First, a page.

Prepublishing this Saturday night, over at Ksenia's, waiting for news
about the blizzard...20 to 30 inches they say. That's a lot.
I helped Ksenia a bit in the kitchen. It was nice to be useful, and it
really is one of those things I should've joined with Mo in doing,
especially when I saw her having a grand old time when her brother
joined in for a special meal but I have to say, my opinion that at
least on a regular basis it's more trouble than its worth still
stands...the shopping, the chopping, the cooking, the cleanup...the end
results can be nice, and there's a certain visceral pleasure to it, but
A Few Hints About Everyday American Life
--David Harris, "Entering a New Culture", from the Hebrew Immigrant
Aid Society. It seemed like a pretty decent introduction to America,
written for Soviet Jews, Russian on the right-hand page, English
translation on the left. This is just a sampling from that section.
I liked the thing about the smiles. The "Americans usually make
appointments" thing struck me as a little antisocial. Maybe we SHOULD
all be like on sitcoms, just dropping in. On the other hand, who wants
people dropping in if you're doing something embarassing?
- Americans never use patronymics. Many Americans are given middle
at birth, but these are not usually used in either salutations or
- Men often shake hands with other men on seeing each other, but
hug and kiss. Women occasionally shake hands with other women, or may
embrace. Men and women shake hands, the woman usually making the first
- The smile is very important in America and is used in greeting both
friends and strangers.
- Americans usually make appointments with other people, even with
friends. Except among close neighbors or in small towns, people seldom
visit one another without a forewarning or an invitation. Also, if you
receive an invitation to a home, it is best to check beforehand with
the host/hostess about which members of your family are invited. Some
invitations, for example, may not be intended for the children in the
family (or, perhaops, not the adults!)
- When your signature is required, it normally means both your first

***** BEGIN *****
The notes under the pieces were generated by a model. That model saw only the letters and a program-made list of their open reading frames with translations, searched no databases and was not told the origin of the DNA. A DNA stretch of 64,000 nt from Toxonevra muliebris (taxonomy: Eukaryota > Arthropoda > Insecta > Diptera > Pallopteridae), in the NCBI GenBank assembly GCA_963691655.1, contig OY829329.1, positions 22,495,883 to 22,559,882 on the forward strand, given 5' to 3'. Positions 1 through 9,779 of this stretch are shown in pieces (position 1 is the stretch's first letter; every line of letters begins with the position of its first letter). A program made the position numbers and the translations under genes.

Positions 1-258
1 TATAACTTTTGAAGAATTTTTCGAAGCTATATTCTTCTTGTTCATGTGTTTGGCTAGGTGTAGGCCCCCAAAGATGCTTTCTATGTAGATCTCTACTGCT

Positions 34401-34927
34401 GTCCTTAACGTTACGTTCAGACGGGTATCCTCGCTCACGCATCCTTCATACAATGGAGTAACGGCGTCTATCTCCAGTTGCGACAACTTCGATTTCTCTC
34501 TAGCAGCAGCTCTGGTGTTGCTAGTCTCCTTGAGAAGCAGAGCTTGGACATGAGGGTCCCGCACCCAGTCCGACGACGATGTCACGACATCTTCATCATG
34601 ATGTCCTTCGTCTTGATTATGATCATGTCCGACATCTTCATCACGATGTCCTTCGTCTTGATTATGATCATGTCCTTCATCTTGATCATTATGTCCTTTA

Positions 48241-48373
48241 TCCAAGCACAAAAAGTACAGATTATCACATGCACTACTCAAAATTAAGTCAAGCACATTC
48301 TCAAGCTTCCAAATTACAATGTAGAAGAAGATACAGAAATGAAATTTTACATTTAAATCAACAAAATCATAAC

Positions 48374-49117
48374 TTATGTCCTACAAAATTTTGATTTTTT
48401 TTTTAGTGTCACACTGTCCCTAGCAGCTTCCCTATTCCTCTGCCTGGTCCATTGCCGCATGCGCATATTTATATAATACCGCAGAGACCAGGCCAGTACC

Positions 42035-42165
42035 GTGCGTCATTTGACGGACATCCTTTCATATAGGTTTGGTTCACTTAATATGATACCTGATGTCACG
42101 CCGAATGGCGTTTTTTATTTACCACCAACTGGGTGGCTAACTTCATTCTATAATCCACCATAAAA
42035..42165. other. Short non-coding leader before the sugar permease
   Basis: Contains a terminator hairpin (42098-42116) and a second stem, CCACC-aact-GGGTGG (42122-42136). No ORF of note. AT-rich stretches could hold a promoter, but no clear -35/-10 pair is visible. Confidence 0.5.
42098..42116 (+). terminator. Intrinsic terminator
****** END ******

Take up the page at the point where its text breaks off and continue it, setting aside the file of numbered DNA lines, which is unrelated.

last names (in that order), with some degree of legibility. Further,
it should be noted that in the U.S. a signature carries much
importance and reflects on one's honor. The same is usually the case
with a handshake by which many business arrangements are concluded.
- In bars, cafes, and small shops, normally first you eat or get your
merchandise, then you pay, The reverse is often true in the former
- In virtually all American cities, public buses are entered from the
front, not the back.
- Do not be surprised if you see a fair number of left-handed people.
American schools do not prohibit the use of the left hand for writing.
And in some cities there are even special shops for left-handed
- Try to plan your budget very carefully, The U.S. is a highly
consumer-oriented society; there is little problem with availability
or diversity of goods. Also, with loands, deferred payment plans,
credit cards and checking accounts widely available, it can be a
temptation to spend beyond one's means and to try and catch up later.
- You are likely to find that most Americans are eager to try to
understand even heavily accented or even incorectly spoken English.
Use English at every possibility and do not be unduly afraid of the
I was also struck by the left-handed issue. After I read about the
"special stores", I further surprised Ksenia by pointing out that there
could be special left-handed scissors...she had me try that thing where
you clasp your fingers, and the thumb that ends up on top is
supposedly the thumb of your dominant hand, but it doesn't work for
me...it feels much more natural with my left thumb on top. (Like a lot
of kids, I was ambidextrous for a while.) Try out that finger clasping
thing and let me know on the comments section if it works for you or